The French Dispatch of the Liberty, Kansas Evening Sun (2021)

Quick Reviews/Definitely Rewatch

Written & Directed by Wes Anderson

Story by Wes Anderson, Roman Coppola, Hugo Guinness, & Jason Schwartzman

Starring Benicio Del Toro, Frances McDormand, Jeffrey Wright, Adrien Brody, Tilda Swinton, Timothée Chalamet, Léa Seydoux, Owen Wilson, Mathieu Amalric, Lyna Khoudri, Stephen Park, & Bill Murray

With Liev Schreiber, Elizabeth Moss, Edward Norton, Willem Dafoe, Lois Smith, Saoirse Ronan, Christoph Waltz, Cécile de France, Guillaume Gallienne, Tony Revolori, Jason Schwartzman, Rupert Friend, Henry Winkler, Bob Balaban, Hippolyte Girardot, & Anjelica Huston

Release Date: October 22, 2021

Running Time: 1hr 48min

Rating: R

A love letter to journalists set in an outpost of an American newspaper in a fictional twentieth century French city that brings to life a collection of stories published in The French Dispatch Magazine, run by Arthur Howitzer Jr. (Murray). Each story is written by a different staff member of the paper.

The Cycling Reporter – by Herbsaint Sazerac (Wilson): He delivers a cycling tour of the town of Ennui, demonstrating several key areas such as the arcade, Le Sans Blague café and a pick-pocket’s alleyway. He compares the past and the present of each place, demonstrating how much has changed and yet how little has changed in Ennui over time.

The Concrete Masterpiece – by J.K.L. Berensen (Swinton): Moses Rosenthaler (Del Toro), a mentally disturbed artist serving a prison sentence for murder, paints an abstract nude portrait of Simone (Seydoux), a prison officer with whom he develops a burgeoning relationship. Julien Cadazio (Brody), an art dealer also serving a sentence for tax evasion, is immediately taken by the painting after seeing it in a prisoner art exhibition, and buys it despite Rosenthaler’s protests.

Revisions to a Manifesto – by Lucinda Krementz (McDormand): She reports on a student protest breaking out in the streets of Ennui that soon boils over into the “Chessboard Revolution”. Despite her insistence on maintaining “journalistic integrity”, she has a brief romance with Zeffirelli (Chalamet), a self-styled leader of the revolt, and secretly helps him write his manifesto and adds an appendix. Juliette (Khoudri), a fellow revolutionary, is unimpressed with his manifesto.

The Private Dining Room of the Police Commissioner – by Roebuck Wright (Wright): During a television interview, Wright recounts the story of his attending a private dinner with The Commissaire of the Ennui police force (Amalric), prepared by legendary police officer-slash-chef Lt. Nescaffier (Park). The dinner is disrupted when the Commissaire’s son Gigi is kidnapped and held for ransom by criminals.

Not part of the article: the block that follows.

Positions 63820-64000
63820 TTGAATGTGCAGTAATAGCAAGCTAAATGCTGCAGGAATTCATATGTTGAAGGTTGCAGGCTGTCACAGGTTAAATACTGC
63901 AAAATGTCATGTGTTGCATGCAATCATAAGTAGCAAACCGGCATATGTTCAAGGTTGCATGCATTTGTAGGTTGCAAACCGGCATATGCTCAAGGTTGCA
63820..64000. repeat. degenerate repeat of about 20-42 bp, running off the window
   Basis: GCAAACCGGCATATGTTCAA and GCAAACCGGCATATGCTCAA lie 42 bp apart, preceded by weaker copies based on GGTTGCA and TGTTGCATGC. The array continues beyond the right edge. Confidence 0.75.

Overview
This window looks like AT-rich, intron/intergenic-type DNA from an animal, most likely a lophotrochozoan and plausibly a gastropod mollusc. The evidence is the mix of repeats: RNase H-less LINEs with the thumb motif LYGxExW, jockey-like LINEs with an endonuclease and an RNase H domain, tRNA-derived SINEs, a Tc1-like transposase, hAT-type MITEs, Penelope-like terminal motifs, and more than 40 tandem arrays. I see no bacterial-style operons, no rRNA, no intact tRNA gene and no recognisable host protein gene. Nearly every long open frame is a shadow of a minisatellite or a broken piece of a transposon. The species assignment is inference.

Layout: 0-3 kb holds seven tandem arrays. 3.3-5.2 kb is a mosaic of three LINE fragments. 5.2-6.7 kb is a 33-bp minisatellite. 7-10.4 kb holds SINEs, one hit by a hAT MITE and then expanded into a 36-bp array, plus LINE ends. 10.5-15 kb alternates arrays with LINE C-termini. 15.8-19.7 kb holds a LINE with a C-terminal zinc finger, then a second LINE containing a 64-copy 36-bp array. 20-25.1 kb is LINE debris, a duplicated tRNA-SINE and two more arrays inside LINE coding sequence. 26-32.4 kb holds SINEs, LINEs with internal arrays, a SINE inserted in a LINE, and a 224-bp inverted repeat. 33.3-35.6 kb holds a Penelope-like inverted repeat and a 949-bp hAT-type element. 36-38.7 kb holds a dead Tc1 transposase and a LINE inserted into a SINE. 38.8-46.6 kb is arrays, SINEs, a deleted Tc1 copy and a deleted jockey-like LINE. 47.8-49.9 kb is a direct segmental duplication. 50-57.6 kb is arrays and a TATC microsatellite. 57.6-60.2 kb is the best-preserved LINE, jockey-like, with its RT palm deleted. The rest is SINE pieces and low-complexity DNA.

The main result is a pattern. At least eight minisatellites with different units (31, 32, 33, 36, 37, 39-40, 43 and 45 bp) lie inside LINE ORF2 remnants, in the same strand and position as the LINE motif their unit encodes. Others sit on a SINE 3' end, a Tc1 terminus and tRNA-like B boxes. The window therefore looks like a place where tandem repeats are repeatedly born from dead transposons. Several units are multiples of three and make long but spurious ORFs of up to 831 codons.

Following a delay from 2020, The French Dispatch had its world premiere at the Cannes Film Festival on July 12, 2021, and was theatrically released in the United States by Searchlight Pictures on October 22, 2021. The film received generally positive reviews from critics, with praise for the production design and performances.

I’ve been an avid fan of Wes Anderson since my early teen years (circa 2002), and have seen all of his movies in theaters since Fantastic Mr. Fox (2009). To say I look forward to anything new he brings out would he an understatement. I’ve yet to be disappointed by his films, there’s always something I appreciate (some more than others but still).

This will definitely be getting award nominations in the technical department. Once again, Anderson has crafted a picture with so many wonderful details going on. There’s plenty of impressive choreography going on in various scenes. His longtime cinematographer, Robert Yeoman, makes every frame its own beautiful picture.

I find everyone in the ensemble cast does a solid job; from the major characters in each stories to the minor parts. It’s hard to pick a favorite performance as a result, but I think my pick goes to del Toro; McDormand would be a very close second because she’s always awesome. Like any Anderson film, the humor is often dry and deadpan, but there are moments that will give you a surprise chuckle.

If you’re already a fan of Anderson, then I doubt I have convince you to see it. The only issue I had was that the theater I saw it at cut off certain parts of the picture, sometimes cutting off subtitles. This probably has to do with some of it being filmed in a full screen format. Hopefully this won’t be a problem in most theaters. Far as I know it isn’t currently streaming.

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